• U.S.

Scholars: Negro at Cambridge

3 minute read

“The only valid base on which to build the New World republic was one characterized by democracy and equality. The tragedy of this republic was that as long as human slavery existed its base had a fallacy that made it both incongruous and specious.” So writes this year’s visiting William Pitt Professor of American History and Institutions at Cambridge University, and only an occasional reader will sense that John Hope Franklin is himself a descendant of slaves. “I have maintained my objectivity,” says Franklin, “but it takes some doing.”

When not in England, John Hope Franklin, 47, serves as head of the history department at Brooklyn College. Last month he became the first Negro member of Washington’s Cosmos Club, the club of scientists, scholars, journalists and government officials that earned itself a flurry of criticism last year by rejecting the application of another Negro.

Wrong Skin. Franklin’s cool dignity comes from his doughty father, one of Oklahoma’s first Negro lawyers. No sooner had Lawyer Franklin begun practice in segregated Tulsa in 1921 than race rioters burned down his office. He went on in a tent, became one of the state’s leading citizens. “My father scorned segregation as a mark of indignity,” recalls his son. “He paid no attention to signs marked ‘Negro’ and ‘White.’ He went where he pleased, mingling with people like any other man.”

Franklin waited tables through Fisk, graduated magna cum laude; he typed Ph.D. dissertations to work his way through Harvard, got his doctorate in American history. In World War II, Franklin applied for clerical work in the Navy. The reply: “You have even better qualifications than we are asking for in all respects but one—the color of your skin.” The turndown hurt, but it gave Franklin time to become an expert on Negro and Civil War history. He taught for nine years at Howard, helped write the N.A.A.C.P.’s 1954 Supreme Court brief against school segregation, and in 1956 took over at Brooklyn. “I haven’t really had to struggle much,” he says.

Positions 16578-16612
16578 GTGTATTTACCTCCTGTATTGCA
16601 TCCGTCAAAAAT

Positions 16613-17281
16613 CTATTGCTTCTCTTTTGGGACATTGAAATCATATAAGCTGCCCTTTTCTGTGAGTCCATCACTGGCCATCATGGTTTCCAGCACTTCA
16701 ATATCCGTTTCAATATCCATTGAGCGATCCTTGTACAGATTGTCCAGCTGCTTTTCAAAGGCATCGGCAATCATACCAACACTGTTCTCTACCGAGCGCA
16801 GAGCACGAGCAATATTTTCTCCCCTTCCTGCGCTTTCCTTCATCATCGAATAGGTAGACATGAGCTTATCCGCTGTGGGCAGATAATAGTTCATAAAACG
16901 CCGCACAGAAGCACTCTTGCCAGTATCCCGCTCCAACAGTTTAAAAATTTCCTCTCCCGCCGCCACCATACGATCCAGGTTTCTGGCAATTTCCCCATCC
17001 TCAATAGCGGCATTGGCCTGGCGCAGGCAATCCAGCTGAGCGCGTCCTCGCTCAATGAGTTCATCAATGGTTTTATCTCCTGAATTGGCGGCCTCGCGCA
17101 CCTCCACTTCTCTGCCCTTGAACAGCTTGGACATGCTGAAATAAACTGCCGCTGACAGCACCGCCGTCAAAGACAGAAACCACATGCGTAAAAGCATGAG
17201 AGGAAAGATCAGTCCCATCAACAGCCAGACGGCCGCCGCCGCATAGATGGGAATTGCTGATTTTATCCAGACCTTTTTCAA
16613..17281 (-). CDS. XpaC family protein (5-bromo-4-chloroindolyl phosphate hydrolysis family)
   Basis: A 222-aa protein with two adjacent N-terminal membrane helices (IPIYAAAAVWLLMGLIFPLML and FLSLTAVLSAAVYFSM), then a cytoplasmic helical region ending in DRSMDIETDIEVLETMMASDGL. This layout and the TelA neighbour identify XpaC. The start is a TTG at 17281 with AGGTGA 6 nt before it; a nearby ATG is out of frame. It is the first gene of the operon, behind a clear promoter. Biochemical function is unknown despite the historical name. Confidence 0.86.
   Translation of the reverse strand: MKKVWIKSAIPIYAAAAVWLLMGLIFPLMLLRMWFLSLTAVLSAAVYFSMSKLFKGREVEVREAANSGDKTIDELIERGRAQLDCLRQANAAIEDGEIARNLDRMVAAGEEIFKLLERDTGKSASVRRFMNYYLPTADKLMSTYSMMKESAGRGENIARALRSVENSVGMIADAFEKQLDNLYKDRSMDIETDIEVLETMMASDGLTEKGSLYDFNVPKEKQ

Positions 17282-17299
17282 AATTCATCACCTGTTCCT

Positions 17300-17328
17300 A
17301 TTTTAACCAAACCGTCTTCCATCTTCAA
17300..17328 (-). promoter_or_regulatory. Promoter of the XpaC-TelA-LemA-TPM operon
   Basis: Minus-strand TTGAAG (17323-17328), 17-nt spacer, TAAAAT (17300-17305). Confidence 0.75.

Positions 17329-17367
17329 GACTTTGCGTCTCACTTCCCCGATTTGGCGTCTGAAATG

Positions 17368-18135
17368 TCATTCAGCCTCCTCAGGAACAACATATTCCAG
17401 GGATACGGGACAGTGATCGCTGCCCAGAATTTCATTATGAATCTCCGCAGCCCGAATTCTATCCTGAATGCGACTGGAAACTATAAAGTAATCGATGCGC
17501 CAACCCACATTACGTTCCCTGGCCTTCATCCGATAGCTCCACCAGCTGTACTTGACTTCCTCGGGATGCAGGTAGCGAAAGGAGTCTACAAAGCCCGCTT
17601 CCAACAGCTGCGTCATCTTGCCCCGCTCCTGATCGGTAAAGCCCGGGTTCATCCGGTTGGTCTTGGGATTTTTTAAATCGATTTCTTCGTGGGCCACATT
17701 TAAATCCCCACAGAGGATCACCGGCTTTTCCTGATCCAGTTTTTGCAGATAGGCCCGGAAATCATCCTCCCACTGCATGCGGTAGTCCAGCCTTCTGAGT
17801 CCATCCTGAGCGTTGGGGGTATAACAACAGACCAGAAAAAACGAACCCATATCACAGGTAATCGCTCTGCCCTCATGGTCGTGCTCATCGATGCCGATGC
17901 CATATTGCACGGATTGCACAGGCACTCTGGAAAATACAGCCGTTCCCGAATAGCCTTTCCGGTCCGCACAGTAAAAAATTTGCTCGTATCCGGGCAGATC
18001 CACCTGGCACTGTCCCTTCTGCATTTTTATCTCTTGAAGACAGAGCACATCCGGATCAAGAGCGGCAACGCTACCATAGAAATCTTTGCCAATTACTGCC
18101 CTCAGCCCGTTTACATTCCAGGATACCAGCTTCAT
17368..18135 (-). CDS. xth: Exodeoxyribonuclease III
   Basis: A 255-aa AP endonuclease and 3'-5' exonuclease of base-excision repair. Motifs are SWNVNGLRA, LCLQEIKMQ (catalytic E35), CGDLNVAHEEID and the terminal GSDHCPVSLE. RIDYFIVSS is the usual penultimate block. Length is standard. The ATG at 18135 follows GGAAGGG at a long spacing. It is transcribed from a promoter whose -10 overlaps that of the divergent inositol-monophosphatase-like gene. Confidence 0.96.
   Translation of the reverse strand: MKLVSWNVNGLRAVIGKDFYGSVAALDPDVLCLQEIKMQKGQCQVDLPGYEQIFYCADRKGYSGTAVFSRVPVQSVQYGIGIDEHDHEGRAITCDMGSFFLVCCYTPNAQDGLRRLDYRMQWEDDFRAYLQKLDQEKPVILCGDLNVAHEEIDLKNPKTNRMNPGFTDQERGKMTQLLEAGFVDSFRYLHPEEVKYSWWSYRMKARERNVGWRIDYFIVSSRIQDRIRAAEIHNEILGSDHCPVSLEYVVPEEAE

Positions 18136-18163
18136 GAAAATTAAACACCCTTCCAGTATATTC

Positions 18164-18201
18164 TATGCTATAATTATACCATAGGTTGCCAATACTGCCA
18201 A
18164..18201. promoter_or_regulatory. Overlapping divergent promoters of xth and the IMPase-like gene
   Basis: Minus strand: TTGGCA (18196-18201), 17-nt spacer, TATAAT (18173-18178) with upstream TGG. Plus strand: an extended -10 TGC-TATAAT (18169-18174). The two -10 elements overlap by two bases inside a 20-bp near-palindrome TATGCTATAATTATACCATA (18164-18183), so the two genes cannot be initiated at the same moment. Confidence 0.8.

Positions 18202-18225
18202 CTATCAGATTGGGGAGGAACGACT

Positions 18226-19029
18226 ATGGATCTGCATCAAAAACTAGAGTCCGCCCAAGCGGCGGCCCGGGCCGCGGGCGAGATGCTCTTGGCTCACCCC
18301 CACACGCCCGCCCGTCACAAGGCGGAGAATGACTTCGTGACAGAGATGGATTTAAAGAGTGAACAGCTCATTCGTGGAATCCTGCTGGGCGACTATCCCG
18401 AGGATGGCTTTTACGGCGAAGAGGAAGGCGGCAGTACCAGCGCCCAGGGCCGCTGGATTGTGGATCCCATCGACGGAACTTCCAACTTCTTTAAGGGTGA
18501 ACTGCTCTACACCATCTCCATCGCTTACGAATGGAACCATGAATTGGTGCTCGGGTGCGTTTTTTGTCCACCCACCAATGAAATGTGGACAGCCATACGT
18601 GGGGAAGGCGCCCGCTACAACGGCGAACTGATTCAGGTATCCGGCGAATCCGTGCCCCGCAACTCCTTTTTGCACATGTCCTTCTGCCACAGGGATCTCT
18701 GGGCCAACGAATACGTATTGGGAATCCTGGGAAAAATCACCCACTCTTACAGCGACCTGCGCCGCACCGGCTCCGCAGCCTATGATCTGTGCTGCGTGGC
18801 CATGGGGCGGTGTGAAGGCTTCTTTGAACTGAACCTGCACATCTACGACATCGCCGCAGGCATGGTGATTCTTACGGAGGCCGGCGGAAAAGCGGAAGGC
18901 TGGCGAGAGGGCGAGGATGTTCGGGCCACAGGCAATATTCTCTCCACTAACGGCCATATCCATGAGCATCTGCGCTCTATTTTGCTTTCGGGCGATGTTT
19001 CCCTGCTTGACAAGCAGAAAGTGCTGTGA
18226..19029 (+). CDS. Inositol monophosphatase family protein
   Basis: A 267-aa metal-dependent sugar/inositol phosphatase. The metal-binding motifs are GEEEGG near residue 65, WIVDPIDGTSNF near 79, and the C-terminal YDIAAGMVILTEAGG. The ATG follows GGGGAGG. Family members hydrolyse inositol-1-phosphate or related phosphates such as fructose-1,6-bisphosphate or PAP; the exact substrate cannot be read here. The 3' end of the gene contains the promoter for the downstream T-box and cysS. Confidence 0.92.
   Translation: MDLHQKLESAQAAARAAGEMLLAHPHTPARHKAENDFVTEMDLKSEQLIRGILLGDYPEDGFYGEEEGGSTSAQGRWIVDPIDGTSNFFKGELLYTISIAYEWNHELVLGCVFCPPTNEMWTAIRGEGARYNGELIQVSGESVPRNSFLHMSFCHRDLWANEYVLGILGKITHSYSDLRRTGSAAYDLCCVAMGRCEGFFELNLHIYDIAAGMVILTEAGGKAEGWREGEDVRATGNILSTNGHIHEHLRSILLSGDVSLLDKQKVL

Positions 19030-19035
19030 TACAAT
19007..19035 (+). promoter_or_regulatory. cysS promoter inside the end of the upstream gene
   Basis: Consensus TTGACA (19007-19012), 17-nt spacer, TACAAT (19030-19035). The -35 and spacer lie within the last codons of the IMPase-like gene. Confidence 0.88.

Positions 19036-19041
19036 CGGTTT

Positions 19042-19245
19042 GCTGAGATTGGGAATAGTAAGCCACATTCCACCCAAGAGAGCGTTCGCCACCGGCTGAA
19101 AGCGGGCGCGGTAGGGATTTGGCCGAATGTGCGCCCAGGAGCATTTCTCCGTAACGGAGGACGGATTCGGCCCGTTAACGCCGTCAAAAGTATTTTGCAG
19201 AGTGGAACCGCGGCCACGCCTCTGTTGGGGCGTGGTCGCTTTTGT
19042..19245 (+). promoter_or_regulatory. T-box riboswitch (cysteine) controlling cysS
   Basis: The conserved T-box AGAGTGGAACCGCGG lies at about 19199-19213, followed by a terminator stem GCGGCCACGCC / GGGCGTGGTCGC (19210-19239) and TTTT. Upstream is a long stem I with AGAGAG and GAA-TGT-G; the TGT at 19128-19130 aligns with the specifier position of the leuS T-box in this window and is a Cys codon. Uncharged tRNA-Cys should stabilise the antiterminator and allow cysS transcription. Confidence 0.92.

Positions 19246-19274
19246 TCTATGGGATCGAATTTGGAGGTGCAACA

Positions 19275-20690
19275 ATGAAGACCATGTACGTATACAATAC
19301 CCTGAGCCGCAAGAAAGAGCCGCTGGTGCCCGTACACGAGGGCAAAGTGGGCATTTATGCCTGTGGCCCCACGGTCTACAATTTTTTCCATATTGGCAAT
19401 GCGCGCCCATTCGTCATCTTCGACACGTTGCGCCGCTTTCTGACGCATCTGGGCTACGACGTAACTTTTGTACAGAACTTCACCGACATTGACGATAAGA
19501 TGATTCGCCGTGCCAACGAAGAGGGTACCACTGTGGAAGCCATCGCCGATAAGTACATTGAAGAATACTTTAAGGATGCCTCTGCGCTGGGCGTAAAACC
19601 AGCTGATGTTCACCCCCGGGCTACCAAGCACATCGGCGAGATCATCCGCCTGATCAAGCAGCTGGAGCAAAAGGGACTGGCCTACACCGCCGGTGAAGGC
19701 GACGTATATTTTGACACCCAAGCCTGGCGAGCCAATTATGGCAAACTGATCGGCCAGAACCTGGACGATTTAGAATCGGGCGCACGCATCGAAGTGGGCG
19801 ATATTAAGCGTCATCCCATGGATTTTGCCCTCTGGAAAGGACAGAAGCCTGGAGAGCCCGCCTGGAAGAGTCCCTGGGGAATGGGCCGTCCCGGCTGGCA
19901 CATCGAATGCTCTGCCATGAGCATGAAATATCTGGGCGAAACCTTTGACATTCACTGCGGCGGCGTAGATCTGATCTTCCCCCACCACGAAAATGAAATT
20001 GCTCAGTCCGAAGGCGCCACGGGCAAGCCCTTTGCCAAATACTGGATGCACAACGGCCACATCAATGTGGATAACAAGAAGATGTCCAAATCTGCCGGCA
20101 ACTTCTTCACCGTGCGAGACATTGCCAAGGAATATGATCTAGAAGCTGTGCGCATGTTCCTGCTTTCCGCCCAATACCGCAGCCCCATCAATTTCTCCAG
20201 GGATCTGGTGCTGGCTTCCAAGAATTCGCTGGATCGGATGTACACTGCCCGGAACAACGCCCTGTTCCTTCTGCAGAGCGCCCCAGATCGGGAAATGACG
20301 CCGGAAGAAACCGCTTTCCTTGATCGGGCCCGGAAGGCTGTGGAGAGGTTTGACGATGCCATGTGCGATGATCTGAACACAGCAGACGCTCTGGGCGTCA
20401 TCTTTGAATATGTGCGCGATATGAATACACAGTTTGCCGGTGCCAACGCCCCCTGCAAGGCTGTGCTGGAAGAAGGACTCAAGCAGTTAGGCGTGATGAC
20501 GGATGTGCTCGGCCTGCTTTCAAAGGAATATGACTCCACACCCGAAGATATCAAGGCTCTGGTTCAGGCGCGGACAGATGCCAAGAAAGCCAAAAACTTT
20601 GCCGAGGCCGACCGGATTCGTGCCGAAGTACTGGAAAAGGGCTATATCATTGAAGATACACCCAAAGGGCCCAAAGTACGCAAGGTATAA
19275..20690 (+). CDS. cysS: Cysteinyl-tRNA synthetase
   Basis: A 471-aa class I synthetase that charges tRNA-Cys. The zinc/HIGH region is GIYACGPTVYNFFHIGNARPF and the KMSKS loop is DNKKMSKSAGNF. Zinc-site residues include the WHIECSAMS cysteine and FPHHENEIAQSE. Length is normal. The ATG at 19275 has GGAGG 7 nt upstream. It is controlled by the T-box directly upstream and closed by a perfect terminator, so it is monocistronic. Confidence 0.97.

White Progress. At Cambridge, filling a position that in the past has gone to such notables as Cornell’s Clinton Rossiter and Amherst’s Henry Steele Commager, Franklin analyzes the Civil War for” his mostly British students, telling them “how a great experiment could have come to be perched on the brink of disaster.” He refuses to let Americans “be happy” with the bland idea that no one need be blamed for the Civil War. It was caused, he says, by the extremism of a South that “always seems to have looked over its shoulder—frequently seeing what was not there.” His just published The Emancipation Proclamation (Doubleday; $3.50) hopefully suggests that “perhaps” Lincoln’s manifesto—100 years old last week—will eventually “give real meaning and purpose to the Declaration of Independence.”

But Franklin has few illusions about U.S. race relations; he holds a “peculiar view” of the process: “Almost invariably the Negro progresses only to the extent that the white man advances in under standing that a human being is a human being. There have been Negroes as talented as I before me, but they could not get where I have because the white man was not advanced enough to let them.”

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